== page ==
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2. Answer the following questions:

1. What countries are serviced by Eurostar?

2. How is an aerodynamic train characterized from the technical point of view?

3. What is the expected reduction of journey time?

3. Chose the correct answer.

1. Eurostar is _______________.

a. local train c. international train service

b. international bus service d. international railroad

2. Using this train service you can get to _______________.

a. Europe c. Alps

b. Disneyland d. sea ports

3. According to the text people _______________.

a. don’t want to use Eurostar c. don’t want to travel at all

b. started using aeroplanes more d. prefer Eurostar to airlines

4. According to the text people from the UK _______________.

a. don’t want to go to Paris at all

b. visited Paris five times more than before

c. prefer to stay at home

d. visited Paris four times more than before

5. The train can transport _______________.

a. more than 766 passengers c. almost 766 passengers

b. less than 766 passengers d. 766 passengers

6. According to the text, if you use this train service where will you get faster _______________.?

a. to Paris c. to Paris and Brussels

simultaneously

b. to Brussels d. to London

‘PARKS AND GARDENS’

Text 1. Parks and Gardens in London

1. Scan the text and find out about what park is the following information:

a. St. James’s Park d. Kensington Gardens

b. Green Park e. Regent’s Park

c. Hyde Park

1. Has Zoological Gardens, Queen Mary’s Garden etc. □

2. Has a view of Westminster from the bridge □

3. Has Kensington Palace □

4. The largest of all 5 parks (670 acres) □

5. Used to be a deer-hunting park □

6. Has 40-acre serpentine boating Lake □

7. Has Speaker’s Corner □

8. Share boating lake with other parks □

9. Has thick, rich grass and trees □

10. A lot of expensive boats sail there □

11. Was made for George IV □

12. There you can see joggers and riders □

13. Is situated in the midst of government buildings and palaces □

The special feature that distinguishes London from other capital cities is its many green parks, which have been enjoyed by its citizens since Hyde Park became the first public garden (1637). Five of London's nine royal parks are in the very heart of the capital. Among the most important parks that bring fresh life and colour to London are St. James's Park, Green Park, Hyde Park and Kensington Gardens that stretch across the West End. Each has its own character. Laid out in the midst of government buildings and palaces, ST. James’s Park is one of the smallest, but with its charming lake enlivened by water birds, well-maintained flower beds and view of Westminster from the bridge, is easily the most attractive. To the west, divided by The Mall, is Green Park, an unpretentious stretch of especially thick, rich grass and luxuriant stands of trees, the plainest of the Royal Parks. Hyde Park has an area of 361 acres and its outstanding feature is the 40-acre Serpentine boating lake. One of the great urban parks of the world was once a deer-hunting park for Henry VIII and in 1851 it was the site for London’s Great Exhibition. Londoners love to use this park and you'll find joggers – not to mention riding enthusiasts cantering around the horse track – taking advantage of its spaciousness. Another attraction of the park is Speaker’s Corner, near the Marble Arch, where anyone can get up on a makeshift rostrum – often a cardboard box – and spout their opinions. It’s hard to believe that the roads were once infested by villains and popular with duelists.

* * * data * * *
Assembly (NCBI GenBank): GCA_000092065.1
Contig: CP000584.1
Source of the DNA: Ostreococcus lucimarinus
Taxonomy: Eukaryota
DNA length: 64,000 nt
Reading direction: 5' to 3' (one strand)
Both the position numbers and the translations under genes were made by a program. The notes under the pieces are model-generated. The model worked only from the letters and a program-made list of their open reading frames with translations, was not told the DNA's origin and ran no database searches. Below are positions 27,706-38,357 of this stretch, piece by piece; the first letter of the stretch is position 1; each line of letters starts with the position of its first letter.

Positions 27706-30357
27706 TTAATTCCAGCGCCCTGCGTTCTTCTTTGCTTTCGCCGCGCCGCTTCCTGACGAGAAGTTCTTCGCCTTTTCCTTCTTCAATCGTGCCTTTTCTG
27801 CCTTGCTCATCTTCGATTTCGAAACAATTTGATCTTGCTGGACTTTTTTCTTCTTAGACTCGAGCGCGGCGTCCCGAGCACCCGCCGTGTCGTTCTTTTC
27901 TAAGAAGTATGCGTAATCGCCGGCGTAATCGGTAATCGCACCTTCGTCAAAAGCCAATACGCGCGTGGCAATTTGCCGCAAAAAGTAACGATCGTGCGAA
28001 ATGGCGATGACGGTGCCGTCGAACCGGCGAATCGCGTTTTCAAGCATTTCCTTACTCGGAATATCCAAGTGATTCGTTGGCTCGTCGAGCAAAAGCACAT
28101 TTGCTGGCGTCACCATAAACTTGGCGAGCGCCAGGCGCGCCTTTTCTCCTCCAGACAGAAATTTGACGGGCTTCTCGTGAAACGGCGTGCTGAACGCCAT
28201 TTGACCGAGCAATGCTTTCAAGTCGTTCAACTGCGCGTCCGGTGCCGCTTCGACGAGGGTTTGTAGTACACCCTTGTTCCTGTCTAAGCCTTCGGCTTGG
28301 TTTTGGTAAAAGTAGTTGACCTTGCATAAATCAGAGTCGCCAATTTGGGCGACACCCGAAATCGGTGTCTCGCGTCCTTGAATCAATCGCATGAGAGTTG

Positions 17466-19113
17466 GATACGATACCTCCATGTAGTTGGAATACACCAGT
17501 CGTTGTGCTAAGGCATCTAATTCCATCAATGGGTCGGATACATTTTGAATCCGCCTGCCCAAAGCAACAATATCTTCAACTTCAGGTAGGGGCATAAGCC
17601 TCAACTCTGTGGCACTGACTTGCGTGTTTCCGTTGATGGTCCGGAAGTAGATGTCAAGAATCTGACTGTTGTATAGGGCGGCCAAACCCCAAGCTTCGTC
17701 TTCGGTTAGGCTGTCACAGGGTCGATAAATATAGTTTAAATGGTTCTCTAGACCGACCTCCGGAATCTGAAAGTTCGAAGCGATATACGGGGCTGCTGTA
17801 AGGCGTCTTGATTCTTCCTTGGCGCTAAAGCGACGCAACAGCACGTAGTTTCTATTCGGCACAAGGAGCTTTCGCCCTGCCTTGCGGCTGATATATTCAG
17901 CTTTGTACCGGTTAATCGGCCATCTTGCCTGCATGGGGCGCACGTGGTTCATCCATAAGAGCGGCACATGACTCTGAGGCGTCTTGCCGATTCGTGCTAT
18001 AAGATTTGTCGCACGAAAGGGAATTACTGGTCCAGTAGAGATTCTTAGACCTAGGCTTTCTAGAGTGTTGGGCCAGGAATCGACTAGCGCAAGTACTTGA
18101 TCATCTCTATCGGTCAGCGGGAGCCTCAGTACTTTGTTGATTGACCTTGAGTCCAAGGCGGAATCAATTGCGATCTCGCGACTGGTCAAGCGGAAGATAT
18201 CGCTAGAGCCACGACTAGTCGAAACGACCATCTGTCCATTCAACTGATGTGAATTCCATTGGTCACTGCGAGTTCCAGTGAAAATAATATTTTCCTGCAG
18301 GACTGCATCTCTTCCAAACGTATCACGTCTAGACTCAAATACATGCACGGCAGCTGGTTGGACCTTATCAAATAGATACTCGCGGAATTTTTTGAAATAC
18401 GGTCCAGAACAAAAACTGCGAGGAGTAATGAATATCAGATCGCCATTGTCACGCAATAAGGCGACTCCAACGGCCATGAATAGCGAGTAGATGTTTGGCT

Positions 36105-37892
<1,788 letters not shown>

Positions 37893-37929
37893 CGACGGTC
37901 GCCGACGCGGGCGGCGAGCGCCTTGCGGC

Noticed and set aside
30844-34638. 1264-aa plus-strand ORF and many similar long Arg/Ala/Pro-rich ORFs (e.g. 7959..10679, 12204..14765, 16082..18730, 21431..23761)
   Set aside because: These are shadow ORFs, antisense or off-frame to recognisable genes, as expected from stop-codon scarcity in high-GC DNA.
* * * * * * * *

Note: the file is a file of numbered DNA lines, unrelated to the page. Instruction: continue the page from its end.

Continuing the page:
Kensington Gardens are separated from Hyde Park by a road, but the difference in character is at once apparent – it is more formal, more enclosed. The Gardens share the boating lake with the neighboring park, but at this section it is called the Long Water, where depending on the weather there is boating and ice-skating, or swimming. William III nipped 26 acres off the western end of Hyde Park in 1689 to make a garden for Kensington Palace. Kensington Gardens were not opened to the general public until the mid-19th century and, until recently, still retain some feeling of elevated separateness. Expensive boats are still sailed in the Round Pond and magnificent kites are flown. Another park set apart from the others (northwest of the City) is Regent’s Park. It was once a royal hunting area. The park was laid out for George IV when he was Prince Regent and was given its present name about 1814. If Primrose Hill is included in its area, it is the largest of all parks, at 670 acres. Given its look by John Nash, this ‘aristocratic garden suburb’ is roughly circular in shape and encircled by a carriage road. Within the park are the 34-acre (14-hectare) Zoological Gardens, Queen Mary’s Garden and the Open Air Theatre.